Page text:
Abraham’s next crisis of faith is recorded in Genesis 17. Part of God’s covenant with Abraham was the promise that he would be the father of many nations, but after ten years in Canaan there was no son because Sarah was barren. In a carnal attempt to fulfill the promise of God, Abraham, at Sarah’s suggestion, fathered a son by Sarah’s maid, Hagar. As far as Abraham was concerned, this son, Ishmael, fulfilled the promise. The problem was solved and for 14 years Abraham thought Ishmael was the promise!

Until God spoke to Abraham again, renewing the promise that Sarah would bear him a son: “I will bless her and also give you a son by her, and she shall be a mother of nations; kings of peoples shall be from her” (Genesis 17:16). When Abraham heard that he “fell on his face and laughed and said in his heart, ‘Shall a child be born to a man who is one hundred years old? And shall Sarah, who is ninety years old bear a child?”’ (verse 17). Abraham laughed. He couldn’t help himself: the idea was ridiculous. He laughed because he didn’t believe. And we know Sarah did not believe because when she heard the news she laughed too. If a ninety-year old woman discovers she’s going to have a baby, there are any number of things she might do —  but laughing is not one of them.

And then we hear Abraham plead with God: “Oh, that Ishmael might live before You!” (verse 18).

What is Abraham saying?

First, he’s saying, “Lord, be reasonable.” This is incomprehensible to Abraham, so he recommends a more believable course of action. After all, Sarah is a very “iffy” proposition whereas Ishmael is a certainty. Let’s go with a sure thing.

Second, he’s saying, “Lord, do it my way.” Ishmael is a symbol of man’s attempt to take matters into his own hands. Ishmael is Abraham’s contribution to God’s redemptive purpose in the earth. Ishmael is our version of the will of God, our cherished vision. Ishmael is where the will of God and the schemes of man collide. And one must go.

Again, Abraham is expressing what all of us have felt at times.; Lord, this is not what I imagined my life would be. This is not what I had in mind when I entered the ministry. This is not what I dreamed of for my children.

Because of Isaac’s prominence, we forget that Abraham loved Ishmael with all his heart. He was, for Abraham, the realization of all God’s promises.

We all have our Ishmaels and it is painful to let then go, but go they must, Isaac cannot come until Ishmael is gone.

A Life To Lose

Losses may be necessary, but some are easier to take than others. Abraham now faces his greatest loss, recorded in Genesis 22: “Now it came to pass after these things that God tested Abraham, and said to him, “‘Abraham!’ And he said, ‘Here I am.”’.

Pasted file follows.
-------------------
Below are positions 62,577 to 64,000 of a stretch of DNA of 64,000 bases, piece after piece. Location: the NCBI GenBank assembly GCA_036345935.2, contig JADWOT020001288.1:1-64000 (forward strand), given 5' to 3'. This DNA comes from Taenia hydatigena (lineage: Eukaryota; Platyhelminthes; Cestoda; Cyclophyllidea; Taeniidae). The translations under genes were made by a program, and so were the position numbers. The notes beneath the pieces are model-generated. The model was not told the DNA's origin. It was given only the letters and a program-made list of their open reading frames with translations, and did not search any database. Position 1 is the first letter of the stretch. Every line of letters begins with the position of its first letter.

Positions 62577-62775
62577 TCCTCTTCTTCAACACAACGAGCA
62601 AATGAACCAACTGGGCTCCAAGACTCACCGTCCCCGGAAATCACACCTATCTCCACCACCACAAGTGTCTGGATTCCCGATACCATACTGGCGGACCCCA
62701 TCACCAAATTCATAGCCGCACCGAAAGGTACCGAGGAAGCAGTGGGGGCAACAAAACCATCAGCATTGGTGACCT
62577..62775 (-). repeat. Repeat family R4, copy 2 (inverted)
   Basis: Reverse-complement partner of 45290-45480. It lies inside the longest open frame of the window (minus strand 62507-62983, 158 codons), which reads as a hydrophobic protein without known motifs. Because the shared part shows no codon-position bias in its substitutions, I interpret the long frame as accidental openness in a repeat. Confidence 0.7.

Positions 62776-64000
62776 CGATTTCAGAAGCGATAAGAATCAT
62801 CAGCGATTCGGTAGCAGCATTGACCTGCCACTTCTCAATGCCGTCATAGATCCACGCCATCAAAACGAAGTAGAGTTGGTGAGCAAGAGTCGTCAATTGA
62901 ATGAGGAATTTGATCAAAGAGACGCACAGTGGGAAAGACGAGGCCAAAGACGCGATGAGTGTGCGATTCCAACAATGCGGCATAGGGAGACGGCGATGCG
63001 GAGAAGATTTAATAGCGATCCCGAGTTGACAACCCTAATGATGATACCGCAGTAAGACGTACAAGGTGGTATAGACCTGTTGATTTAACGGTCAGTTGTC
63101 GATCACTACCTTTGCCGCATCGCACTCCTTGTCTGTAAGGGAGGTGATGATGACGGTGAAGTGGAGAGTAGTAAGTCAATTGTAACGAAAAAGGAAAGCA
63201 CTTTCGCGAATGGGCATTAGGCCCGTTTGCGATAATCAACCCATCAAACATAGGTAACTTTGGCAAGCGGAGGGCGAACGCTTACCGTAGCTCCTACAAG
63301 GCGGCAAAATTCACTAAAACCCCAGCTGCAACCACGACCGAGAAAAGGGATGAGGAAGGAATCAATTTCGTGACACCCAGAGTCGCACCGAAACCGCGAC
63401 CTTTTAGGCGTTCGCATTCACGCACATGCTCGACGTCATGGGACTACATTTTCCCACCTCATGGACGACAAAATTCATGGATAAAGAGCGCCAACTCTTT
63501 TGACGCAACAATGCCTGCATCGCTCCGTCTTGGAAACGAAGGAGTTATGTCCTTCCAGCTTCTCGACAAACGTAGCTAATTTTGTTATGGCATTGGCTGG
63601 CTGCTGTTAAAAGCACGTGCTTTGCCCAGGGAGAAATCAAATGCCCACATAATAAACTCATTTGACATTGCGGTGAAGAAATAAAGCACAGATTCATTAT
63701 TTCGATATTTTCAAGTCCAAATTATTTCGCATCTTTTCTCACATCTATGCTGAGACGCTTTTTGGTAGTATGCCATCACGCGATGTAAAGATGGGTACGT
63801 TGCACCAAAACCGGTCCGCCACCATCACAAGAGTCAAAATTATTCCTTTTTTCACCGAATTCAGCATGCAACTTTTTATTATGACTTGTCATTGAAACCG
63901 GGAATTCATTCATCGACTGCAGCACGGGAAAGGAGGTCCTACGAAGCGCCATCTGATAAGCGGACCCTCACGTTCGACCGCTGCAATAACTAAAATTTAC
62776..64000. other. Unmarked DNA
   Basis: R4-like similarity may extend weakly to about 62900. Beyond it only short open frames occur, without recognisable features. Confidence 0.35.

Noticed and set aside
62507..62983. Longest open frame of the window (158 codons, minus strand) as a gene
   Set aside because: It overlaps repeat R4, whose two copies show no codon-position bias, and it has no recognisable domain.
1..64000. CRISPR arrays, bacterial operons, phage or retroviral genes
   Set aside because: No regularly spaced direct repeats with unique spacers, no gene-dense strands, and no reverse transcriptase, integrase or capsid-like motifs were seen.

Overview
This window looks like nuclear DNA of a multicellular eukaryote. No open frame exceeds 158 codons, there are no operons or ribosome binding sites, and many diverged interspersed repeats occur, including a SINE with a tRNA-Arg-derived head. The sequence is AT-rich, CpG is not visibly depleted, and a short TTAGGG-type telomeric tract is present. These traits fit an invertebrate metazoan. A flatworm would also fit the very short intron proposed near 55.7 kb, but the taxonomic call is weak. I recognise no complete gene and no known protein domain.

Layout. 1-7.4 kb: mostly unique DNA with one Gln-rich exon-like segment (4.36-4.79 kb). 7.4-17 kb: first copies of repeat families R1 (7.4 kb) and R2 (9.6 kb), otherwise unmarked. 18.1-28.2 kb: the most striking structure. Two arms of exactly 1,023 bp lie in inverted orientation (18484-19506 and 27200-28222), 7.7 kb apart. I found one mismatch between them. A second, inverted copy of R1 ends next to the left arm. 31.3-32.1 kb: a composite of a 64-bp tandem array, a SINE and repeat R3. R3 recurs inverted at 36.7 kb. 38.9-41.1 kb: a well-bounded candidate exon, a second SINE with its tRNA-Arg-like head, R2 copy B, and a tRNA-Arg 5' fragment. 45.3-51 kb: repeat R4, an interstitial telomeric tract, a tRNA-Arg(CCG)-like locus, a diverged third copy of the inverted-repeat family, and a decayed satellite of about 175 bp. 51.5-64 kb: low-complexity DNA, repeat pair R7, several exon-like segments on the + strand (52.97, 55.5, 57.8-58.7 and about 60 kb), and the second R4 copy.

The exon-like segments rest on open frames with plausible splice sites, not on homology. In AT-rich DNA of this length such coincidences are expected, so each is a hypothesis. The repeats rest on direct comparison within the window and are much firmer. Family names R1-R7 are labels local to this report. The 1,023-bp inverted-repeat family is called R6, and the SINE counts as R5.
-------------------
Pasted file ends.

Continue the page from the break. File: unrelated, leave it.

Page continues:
“And He said, ‘Take now your son, your only son Isaac, whom you love, and go to the land of Moriah, and offer him there as a burnt offering on one of the mountains which I shall tell you”’ (Genesis 11:1,2).

I can understand why Abraham had to leave his country. I can even understand why he had to let go of Ishmael —  he was Abraham’s idea, not God’s.

But Isaac was God’s idea. It was God who insisted that Ishmael be driven out in favor of Isaac. If Isaac dies, then everything that has happened since God first called Abraham has been a meaningless, cruel joke. Isaac is the only channel through which the promised greatness of Abraham’s seed can be fulfilled.

But from the very first words of God’s command we know God does not intend Isaac to die. “God tested Abraham.” It was a test (although Abraham did not know this), and Abraham passed it: “And He said, ‘Do not lay your hand on the lad, or do anything to him; for now I know that you fear God, since you have not withheld your son, your only son, from me” (verse 12).

Isaac was not meant to die on that mountain —  but someone died. And I’m not talking about the ram caught in a thicket; I’m talking about Abraham. Abraham died that day — he died to Isaac. Until God had Isaac He did not have all of Abraham there was to have.

The good thing, the best things, the things God has given to us can become idols. Since I know preachers better than I know anyone else, I can say that we preachers sometimes make an idol of the ministry — our ministry, and many a church building has been raised as a monument to ministerial ego rather than to the glory of God.

In every godly life there is an altar, and if God is to be on the throne of our life, Isaac must be on the altar. God’s gifts are gifts of pure grace. They are not ours by right or title, but by the grace of God. The Lord giveth, and the Lord can take away.

When we lay our Isaac on the altar we acknowledge that possession isn’t ownership. We may possess Isaac but we don’t own him. The same is true of our health, our family, our occupation, even our life. Possession is not ownership — therefore, let us hold all things loosely.

At the beginning I said that losses are necessary for growth, that we let go of one thing so we can take hold of another., We grow up by giving up.

Necessary losses do not diminish us, they enhance us. They do not make us poorer but wealthier. They are not acts of judgement or chastisement. They are acts of love —  and of growth.